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Case Report
Open Access Peer-reviewed

Neuroleptic Malignant Syndrome and Elevated CSF Protein with Quetiapine: Case Report and Review of Literature

Kartik Gupta, Sravan Dubasi, Arvind Kumar, Naveet Wig
American Journal of Medical Case Reports. 2017, 5(4), 79-82. DOI: 10.12691/ajmcr-5-4-1
Published online: April 20, 2017

Abstract

Neuroleptic malignant syndrome (NMS) is a well-known complication of dopaminergic blockade. While there have been many case reports on Quetiapine-induced NMS, cerebrospinal fluid (CSF) abnormalities have never been documented. We report this case of bipolar affective disorder who had a previous history of Risperidone-induced parkinsonian rigidity. He presented to us 20 days after increasing lithium dose and starting Quetiapine and lamotrigine for an acute episode of mania. He had coarse tremors at rest, hyperthermia, altered sensorium and elevated creatine phosphokinase (CPK). CSF analysis showed elevated protein with no cells. A provisional diagnosis NMS was made and he was given bromocriptine. Patient’s hyperthermia resolved and CPK normalized with this treatment. He was subsequently discharged and is in follow up for his bipolar disorder.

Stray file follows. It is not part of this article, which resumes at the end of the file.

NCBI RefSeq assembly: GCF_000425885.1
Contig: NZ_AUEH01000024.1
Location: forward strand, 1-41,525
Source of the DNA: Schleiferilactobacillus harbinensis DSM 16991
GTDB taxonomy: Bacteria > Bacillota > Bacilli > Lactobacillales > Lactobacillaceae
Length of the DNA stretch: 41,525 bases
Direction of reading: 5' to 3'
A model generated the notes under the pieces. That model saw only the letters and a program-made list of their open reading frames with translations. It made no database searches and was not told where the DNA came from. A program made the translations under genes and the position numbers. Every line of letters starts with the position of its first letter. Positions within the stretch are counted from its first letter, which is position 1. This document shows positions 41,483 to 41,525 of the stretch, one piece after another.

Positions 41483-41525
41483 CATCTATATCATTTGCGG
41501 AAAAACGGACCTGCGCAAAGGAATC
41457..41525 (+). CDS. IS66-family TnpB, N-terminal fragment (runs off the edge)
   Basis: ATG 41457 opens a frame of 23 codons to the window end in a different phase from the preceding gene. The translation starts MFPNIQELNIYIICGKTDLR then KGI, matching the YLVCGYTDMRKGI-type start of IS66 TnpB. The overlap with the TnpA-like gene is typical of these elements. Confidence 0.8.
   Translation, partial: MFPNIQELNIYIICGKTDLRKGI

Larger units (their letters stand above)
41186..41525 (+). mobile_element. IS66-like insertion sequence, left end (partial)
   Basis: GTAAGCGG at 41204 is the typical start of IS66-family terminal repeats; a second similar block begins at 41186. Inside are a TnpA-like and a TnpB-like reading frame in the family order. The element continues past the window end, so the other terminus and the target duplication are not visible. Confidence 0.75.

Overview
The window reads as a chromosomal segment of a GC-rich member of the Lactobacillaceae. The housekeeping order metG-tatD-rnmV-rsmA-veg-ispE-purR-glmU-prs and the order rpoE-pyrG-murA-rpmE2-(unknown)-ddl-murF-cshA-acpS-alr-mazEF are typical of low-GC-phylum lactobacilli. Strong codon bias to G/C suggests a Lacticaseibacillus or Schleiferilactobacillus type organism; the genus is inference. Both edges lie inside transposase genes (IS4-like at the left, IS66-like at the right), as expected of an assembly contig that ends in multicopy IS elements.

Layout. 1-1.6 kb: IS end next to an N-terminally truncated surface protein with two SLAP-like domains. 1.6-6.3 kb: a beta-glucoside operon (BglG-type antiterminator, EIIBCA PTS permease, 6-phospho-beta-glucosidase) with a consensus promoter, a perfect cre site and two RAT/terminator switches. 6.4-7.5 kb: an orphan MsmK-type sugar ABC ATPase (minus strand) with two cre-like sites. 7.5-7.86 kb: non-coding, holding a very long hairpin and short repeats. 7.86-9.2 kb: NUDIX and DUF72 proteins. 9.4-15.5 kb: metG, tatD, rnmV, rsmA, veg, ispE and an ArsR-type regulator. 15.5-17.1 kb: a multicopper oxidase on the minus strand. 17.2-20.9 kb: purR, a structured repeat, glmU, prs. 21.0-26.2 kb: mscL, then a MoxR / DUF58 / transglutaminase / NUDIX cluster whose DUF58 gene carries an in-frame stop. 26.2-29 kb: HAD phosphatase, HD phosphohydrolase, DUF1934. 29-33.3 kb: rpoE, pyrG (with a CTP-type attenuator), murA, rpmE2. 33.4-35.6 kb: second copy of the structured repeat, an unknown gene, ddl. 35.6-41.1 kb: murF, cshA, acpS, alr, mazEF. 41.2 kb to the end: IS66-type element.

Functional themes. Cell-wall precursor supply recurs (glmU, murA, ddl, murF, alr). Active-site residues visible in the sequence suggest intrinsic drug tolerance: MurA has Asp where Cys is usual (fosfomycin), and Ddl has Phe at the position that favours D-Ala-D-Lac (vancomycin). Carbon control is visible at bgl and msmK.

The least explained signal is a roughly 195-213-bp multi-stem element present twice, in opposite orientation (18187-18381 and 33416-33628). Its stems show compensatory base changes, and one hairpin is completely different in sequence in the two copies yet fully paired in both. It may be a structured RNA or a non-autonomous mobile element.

1. Introduction

Neuroleptic malignant syndrome is a potentially life-threatening condition first described by Delay et al 1 in 1960 with haloperidol. The prevalence of NMS has regional variability with one meta-analysis done in 2007 put an estimate of 0.991 cases per thousand people 2. The clinical features include to hyperthermia, tremors, rigidity, diaphoresis and autonomic instability.

Quetiapine-induced NMS or extrapyramidal (EPS) symptoms are rare in placebo-controlled trials 3. There was isolated elevated protein in CSF with normal glucose level and nil cells in our patient. While abnormalities of neurometabolites like 5 -HIAA (5-hydroxy indole acetic acid) and HVA (Homovanillic acid) have been reported in CSF of patients with NMS 4 elevated protein levels are not reported per se. Our case also had hypernatremia after resolution of NMS. While there is a case report on NMS with olanzapine with severe hypernatremia 5 there is no case in literature implicating Quetiapine with hypernatremia.

To our knowledge, this is the first case report in which Quetiapine-induced NMS is associated with elevated CSF protein levels.

2. Case Report